Funding boost for NSW health and medical research
Two Western Sydney University researchers have received grants under the National Health and Medical Research Council (NHMRC) Investigator Grants.
Over $2 million is being invested in projects that will help improve Australians’ health and deliver better healthcare as we begin to recover from the COVID-19 pandemic.
Liberal Senator for Western Sydney, Senator the Hon Marise Payne, said the grants were an investment in the future of Australian healthcare innovation and delivery, and illustrates the growing innovation in Western Sydney.
“The grants will help support local researchers develop and deliver new technologies and world class healthcare to all Australians,” Senator Payne said.
“The funding to Western Sydney University is a welcome announcement and demonstrates the important role of Western Sydney as a research and innovation hub for Australia.
Investigator Grants recipient, Western Sydney University’s Associate Professor Steiner hopes this research enables older people to remain independent, stay functioning with diminished disability from dementia.
“Cognitive training is an early intervention and prevention strategy that offers hope for people with the early signs of dementia and shows promise in delaying deterioration, reducing dementia risk and its incidence,” says Associate Professor Steiner.
“The challenge, however, is to translate what we know about cognitive training to improve the everyday lives of Australians affected by the condition. This research program aims to optimise cognitive training by enhancing neuroplasticity, which is the brain’s in-built ability to adapt and rewire itself.”
Investigator Grants recipient, Western Sydney University’s Dr Caleb Ferguson will conduct a new trial into the world’s most common heart rhythm disorder, atrial fibrillation (AF), a condition where the heart beats irregularly.
“INFORM-AF builds on previous successful research programs at the University that partner with patients, families, clinicians and key stakeholders in educational intervention development, and evaluation,” said Dr Ferguson.
Western Sydney University’s Deputy Vice-Chancellor and Vice President (Research, Enterprise and International) Professor Deborah Sweeney, commended the researchers on leading these important programs that will help improve the quality of life for many Australians.
“These grants reflect Western Sydney University’s investment and commitment to improving health in our region and internationally, and shine a spotlight on the world-class expertise and translational health capabilities in our schools and research institutes,” said Professor Sweeney.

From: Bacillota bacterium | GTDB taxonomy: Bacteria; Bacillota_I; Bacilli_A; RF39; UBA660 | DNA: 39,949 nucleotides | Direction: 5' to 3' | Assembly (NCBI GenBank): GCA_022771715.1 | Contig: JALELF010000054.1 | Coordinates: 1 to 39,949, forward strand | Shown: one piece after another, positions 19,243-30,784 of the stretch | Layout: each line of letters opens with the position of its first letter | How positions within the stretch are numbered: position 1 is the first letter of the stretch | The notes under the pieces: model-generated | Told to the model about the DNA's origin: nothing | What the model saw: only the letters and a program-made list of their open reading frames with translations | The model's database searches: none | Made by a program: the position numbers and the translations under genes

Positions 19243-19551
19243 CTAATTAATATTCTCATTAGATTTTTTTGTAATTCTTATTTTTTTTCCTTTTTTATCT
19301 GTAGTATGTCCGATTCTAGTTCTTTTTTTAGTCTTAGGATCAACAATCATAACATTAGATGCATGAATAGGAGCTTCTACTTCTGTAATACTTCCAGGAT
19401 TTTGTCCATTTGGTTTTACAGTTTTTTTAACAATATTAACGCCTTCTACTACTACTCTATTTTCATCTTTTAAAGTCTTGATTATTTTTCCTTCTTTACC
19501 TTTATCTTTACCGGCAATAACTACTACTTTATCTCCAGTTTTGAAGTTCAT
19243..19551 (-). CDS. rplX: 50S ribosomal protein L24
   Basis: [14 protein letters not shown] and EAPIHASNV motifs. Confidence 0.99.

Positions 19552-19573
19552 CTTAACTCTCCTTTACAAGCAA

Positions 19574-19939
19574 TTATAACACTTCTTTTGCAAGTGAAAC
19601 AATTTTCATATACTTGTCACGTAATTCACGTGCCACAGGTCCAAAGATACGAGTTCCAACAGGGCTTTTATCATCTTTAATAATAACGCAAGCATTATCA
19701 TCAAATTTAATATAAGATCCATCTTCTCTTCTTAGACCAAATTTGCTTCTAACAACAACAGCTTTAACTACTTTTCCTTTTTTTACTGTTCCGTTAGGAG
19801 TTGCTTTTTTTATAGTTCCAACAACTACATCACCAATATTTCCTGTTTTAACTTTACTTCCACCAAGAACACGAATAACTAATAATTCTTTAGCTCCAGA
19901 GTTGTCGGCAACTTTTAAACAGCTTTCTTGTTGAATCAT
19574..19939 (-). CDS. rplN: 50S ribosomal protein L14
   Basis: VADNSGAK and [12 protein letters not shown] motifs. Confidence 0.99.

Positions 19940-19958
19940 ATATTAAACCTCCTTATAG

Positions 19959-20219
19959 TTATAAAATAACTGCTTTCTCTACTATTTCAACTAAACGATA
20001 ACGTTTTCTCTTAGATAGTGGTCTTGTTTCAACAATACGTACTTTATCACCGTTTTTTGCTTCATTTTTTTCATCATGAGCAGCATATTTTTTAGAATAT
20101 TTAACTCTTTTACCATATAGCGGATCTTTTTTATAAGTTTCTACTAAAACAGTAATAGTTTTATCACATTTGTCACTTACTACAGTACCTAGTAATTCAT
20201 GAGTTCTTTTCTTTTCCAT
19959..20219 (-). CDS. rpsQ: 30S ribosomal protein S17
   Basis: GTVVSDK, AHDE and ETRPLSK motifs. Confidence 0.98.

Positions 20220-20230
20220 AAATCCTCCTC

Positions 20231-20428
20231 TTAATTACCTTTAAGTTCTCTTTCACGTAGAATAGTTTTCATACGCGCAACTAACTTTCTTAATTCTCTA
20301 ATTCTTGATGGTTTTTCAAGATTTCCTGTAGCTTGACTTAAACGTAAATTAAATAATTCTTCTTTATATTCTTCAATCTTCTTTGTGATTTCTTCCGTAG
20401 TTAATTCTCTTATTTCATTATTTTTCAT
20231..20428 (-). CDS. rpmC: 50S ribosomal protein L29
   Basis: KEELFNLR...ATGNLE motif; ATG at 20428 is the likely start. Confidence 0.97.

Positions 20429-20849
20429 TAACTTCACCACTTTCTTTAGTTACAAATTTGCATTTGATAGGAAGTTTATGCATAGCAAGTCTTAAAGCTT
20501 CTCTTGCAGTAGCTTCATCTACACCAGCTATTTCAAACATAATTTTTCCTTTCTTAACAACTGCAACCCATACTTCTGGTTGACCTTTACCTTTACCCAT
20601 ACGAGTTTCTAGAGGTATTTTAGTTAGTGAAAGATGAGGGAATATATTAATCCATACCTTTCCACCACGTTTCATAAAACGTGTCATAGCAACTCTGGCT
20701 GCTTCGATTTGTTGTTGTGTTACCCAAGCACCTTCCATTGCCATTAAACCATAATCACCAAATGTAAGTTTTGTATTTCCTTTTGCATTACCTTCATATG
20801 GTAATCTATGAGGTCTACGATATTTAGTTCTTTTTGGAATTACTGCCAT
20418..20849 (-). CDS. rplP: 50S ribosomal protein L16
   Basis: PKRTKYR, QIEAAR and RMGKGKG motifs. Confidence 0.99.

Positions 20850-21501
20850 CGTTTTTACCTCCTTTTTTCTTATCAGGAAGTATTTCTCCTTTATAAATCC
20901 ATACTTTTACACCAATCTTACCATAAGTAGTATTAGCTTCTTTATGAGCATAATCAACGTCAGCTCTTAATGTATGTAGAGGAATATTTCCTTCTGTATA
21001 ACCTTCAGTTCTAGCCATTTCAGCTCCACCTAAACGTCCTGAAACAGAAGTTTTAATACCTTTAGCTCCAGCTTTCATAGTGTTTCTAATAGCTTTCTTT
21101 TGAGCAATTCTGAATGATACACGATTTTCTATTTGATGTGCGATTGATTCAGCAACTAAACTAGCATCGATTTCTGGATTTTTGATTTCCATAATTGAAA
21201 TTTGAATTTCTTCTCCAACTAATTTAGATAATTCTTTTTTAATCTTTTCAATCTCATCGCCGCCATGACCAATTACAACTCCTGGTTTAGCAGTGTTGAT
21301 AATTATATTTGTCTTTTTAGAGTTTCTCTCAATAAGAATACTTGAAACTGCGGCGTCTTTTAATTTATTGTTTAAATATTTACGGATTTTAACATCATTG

Minister for Health, Greg Hunt, said the medical research funding was further evidence of the Morrison Government’s commitment to “strengthening Australians’ health and well-being.”
“Medical research plays a vital role in our national health system,” Mr Hunt said. “Australian researchers continue to innovate, even during these almost unprecedented times and this $120 million investment in New South Wales will continue the proud Australian tradition of medical discovery and translation into better health for all.”
The Morrison Government will invest almost $120 million in New South Wales based, world-leading health and medical research projects to improve the lives of all Australians.
Our Government will strengthen Australians’ health through research to prevent illness and deliver better health care as we recover and restore our nation in the aftermath (face of) of the COVID-19 pandemic.
A total of 75 new projects in New South Wales will receive funding from the National Health and Medical Research Council (NHMRC), with a further eight grants to be funded through the Medical Research Future Fund (MRFF) Priority Round.
Funding will support research in the areas of:
- Cancer - $24.1 million
- Cardiovascular Disease - $16.4 million
- Mental health - $21.0 million
- Indigenous - $4.3 million
- Infectious diseases - $15.9 million
The funding comes as part of the Government’s almost $400 million investment into health and medical research across the nation.
While this round was closed for submissions last year, we are currently in the process of awarding $42 million for COVID research through the MRFF.
Medical research is one of the core elements of the Australian Government’s $104 billion Long Term National Health Plan. This vital investment across the broad health spectrum will continue the proud Australian tradition of discovery and translation for the better health for all.
A full list of grant recipients is available on NHMRC’s website: www.nhmrc.gov.au.